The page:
People can compare costs for more than 875 common medical services across nearly 600 health events, including inpatient and outpatient procedures. Estimates are available to UnitedHealthcare members and to the public through “guest versions” of the Health4Me app and online at www.myuhc.com.

Next: How effective have the tools been?

 

 

Q: How effective have your cost transparency tools been?

Hankins: A growing number of UnitedHealthcare members are using our transparency resources, with the number and dollar value of estimates growing each year. In addition, people who use UnitedHealthcare’s transparency resources are more likely than nonusers to save money and select high-quality healthcare providers, according to studies from UnitedHealthcare. The resources enabled people to more frequently select high-quality healthcare providers across all specialties, including primary care physicians (7% more likely) and orthopedists (9% more likely). Also, UnitedHealthcare members who use the transparency resources before receiving care pay, on average, 36% less than nonusers, according to a 2015 claims analysis.

Q: How does quality fit with these tools?

Hankins: People can use the resources to access quality ratings that are based on the UnitedHealth Premium designation program, which recognizes physicians who meet or exceed quality of care and cost efficiency standards. The program uses more than 300 quality measures for 75 conditions to evaluate physicians.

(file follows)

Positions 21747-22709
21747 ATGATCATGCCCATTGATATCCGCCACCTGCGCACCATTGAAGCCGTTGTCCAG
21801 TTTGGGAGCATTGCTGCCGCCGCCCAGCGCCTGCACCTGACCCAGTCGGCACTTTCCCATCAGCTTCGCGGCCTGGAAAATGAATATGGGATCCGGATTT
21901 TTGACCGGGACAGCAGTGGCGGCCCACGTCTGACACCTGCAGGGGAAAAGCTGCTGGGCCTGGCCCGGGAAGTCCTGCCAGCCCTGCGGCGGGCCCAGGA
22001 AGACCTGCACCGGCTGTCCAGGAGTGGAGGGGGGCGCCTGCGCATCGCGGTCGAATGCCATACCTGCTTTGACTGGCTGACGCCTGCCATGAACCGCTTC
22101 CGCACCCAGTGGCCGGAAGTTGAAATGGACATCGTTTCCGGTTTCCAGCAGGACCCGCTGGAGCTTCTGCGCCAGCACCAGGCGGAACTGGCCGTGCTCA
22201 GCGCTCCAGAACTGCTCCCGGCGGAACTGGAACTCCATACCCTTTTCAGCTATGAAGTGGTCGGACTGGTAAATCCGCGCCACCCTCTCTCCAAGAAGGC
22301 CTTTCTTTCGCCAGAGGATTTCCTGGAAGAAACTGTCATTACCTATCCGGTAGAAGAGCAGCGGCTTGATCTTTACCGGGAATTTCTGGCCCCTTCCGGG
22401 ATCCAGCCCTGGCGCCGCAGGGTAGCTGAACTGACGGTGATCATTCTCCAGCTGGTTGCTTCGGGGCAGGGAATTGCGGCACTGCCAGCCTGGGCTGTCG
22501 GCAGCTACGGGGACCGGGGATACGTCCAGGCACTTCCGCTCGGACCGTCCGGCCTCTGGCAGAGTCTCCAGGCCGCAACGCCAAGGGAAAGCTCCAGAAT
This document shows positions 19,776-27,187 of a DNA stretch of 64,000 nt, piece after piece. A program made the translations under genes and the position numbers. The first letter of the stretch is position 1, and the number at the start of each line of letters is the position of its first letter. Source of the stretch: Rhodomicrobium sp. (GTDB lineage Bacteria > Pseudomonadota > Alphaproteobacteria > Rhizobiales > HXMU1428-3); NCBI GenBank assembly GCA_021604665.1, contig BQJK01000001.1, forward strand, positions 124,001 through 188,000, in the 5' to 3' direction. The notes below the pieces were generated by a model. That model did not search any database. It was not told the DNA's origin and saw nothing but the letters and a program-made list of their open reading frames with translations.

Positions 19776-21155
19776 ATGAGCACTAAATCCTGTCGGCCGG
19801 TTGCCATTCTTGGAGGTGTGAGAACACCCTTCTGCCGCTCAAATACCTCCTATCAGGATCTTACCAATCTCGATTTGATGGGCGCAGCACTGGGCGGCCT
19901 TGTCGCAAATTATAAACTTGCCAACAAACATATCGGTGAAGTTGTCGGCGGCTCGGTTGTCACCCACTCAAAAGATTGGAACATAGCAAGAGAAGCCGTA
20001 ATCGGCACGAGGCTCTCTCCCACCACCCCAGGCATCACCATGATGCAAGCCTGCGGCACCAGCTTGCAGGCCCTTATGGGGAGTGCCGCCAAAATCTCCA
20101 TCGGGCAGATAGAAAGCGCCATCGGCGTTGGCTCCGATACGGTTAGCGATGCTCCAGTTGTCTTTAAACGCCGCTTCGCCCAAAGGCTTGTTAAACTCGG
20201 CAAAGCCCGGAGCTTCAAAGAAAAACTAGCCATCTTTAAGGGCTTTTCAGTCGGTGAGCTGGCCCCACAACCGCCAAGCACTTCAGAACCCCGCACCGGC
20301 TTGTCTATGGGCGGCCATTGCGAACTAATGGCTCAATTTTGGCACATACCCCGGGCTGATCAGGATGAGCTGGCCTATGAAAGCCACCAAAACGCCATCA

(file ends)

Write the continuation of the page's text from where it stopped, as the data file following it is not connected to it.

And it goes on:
The UnitedHealth Premium designation program uses national industry, evidence-based and medical specialty society standards to evaluate physicians across 27 specialties to promote access to quality and cost effective healthcare.

  • The program bases its methodology on clinical information from physicians’ healthcare claims.

  • The program uses criteria and measures based on evidence-based, medical society, and national industry performance measurements from organizations such as the National Quality Forum (NQF), the Ambulatory Quality Alliance (AQA), the National Committee for Quality Assurance (NCQA), and the American College of Cardiology. Practically speaking, evidence-based guidelines are those standards, based on science, which define how a patient should be treated to receive optimal care for his or her condition.

  • The cost efficiency standards rely on local market benchmarks for the efficient use of resources in providing care.

In addition, UnitedHealthcare commercial members can also access consumer reviews and information provided by Healthgrades, Hospital Consumer Assessment of Healthcare Providers and Systems (HCAHPS), Leapfrog Hospital Survey, and Leapfrog Safety Scores.

Q: What are the data sources for your transparency initiatives?

Hankins: UnitedHealthcare members access estimates based on actual contracted rates and their real-time account balances, including any applicable deductibles or copayments.

Q: Does this look only at physician? Facility?

Hankins: Both. Estimates are displayed as “care bundles,” providing a comprehensive view of what people should expect throughout their course of treatment for nearly 600 health events.

Tracey Walker is content manager for Managed Healthcare Executive.